Since he was put into power by outside forces after the 1954 Geneva Agreements, Ngo Dinh Diem aided by his family sought only to consolidate his dictatorial and oligarchic regime, to enrich himself and satisfy the economic, political, and financial whims of Madame Ngo Dinh Nhu.
All the brothers of Diem have been entrusted with important key posts. Ngo Dinh Nhu, nominated Diem's political adviser, is the uncontested real political master of South Vietnam, at the same time the head of the two Diemist political clubs. He has been dubbed the eminence grise because of his insatiable ambition to be a "leader." Ngo Dinh Can, also political adviser, is the "viceroy" of Central Vietnam, where he is notorious for his dictatorship and his taste for blood. Non-Diemist officials, officers, and political leaders have been liquidated and imprisoned purely and simply on his personal orders. Ngo Dinh Luyen, Ambassador to London, is the most obscure of the brothers. Bishop Ngo Dinh Thuc has profited from and abused his religious functions by also playing politics in order to consolidate the dictatorial powers of his brother. No one has forgotten the crude blunder Diem committed in his relations with the Vatican by putting political pressure on South Vietnam priests making them address a memorandum to the Pope, asking him to nominate Ngo Dinh Thuc a cardinal. This shady affair, exposed by some of the priests, complicated relations between the Vatican and Diem for quite a while.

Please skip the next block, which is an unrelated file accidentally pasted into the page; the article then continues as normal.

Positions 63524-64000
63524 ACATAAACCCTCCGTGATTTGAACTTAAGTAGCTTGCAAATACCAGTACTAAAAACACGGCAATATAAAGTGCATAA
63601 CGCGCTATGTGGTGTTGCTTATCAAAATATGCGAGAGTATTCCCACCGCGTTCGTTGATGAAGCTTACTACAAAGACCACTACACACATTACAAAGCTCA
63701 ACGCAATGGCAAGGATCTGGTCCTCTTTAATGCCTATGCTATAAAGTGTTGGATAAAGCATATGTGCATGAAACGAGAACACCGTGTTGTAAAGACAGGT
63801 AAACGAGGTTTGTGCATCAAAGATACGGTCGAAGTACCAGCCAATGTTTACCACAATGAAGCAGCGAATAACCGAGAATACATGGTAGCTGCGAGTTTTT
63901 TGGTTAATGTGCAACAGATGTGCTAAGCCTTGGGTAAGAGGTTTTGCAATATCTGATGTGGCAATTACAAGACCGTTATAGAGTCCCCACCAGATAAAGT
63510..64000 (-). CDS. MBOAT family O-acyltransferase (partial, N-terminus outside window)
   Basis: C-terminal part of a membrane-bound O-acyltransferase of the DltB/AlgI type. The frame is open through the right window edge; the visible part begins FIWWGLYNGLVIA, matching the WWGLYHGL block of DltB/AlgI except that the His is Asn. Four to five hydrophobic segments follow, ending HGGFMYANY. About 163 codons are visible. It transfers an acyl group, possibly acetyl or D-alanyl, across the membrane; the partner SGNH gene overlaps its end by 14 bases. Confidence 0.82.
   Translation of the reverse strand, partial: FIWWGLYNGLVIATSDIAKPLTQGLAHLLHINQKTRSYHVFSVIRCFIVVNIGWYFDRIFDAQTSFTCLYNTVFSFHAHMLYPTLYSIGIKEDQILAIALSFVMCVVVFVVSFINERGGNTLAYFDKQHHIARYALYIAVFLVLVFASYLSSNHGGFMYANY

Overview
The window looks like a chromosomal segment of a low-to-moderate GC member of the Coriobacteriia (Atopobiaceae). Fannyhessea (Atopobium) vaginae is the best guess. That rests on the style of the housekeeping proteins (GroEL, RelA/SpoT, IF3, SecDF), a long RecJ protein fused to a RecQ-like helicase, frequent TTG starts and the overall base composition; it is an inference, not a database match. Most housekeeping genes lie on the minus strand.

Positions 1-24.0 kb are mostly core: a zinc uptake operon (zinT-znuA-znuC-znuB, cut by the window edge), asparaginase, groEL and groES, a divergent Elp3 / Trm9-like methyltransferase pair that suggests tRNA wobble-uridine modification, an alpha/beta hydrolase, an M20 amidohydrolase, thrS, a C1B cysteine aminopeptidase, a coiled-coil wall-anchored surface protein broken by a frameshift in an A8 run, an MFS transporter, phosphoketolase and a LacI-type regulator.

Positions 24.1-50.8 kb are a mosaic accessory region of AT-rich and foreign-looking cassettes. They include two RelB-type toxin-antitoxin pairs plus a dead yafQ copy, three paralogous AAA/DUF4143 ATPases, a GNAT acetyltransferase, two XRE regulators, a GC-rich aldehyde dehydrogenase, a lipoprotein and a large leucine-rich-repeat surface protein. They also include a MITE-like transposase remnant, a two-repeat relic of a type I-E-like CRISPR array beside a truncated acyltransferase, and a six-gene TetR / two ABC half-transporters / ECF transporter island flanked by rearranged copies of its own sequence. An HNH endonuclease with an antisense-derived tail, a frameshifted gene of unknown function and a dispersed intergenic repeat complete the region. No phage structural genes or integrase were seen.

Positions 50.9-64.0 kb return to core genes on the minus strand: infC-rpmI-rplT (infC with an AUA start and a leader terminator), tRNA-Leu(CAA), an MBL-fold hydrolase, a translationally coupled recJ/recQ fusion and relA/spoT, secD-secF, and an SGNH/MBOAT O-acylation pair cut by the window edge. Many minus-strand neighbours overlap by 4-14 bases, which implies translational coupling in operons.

Diem set up a General Office of military chaplains for the Army. In fact this was only another secret police organization to carry out a purge of non-Diemists officers and soldiers. Churches were built in all garrison units, wasting military credits while soldiers' families including those of officers, lacked lodging, clinics, and schools. All military personnel were forced to take part in Catholic religious services. At the same time, Diem fomented dissension between Catholics and non-Catholics in order to divide the army into small opposing blocs.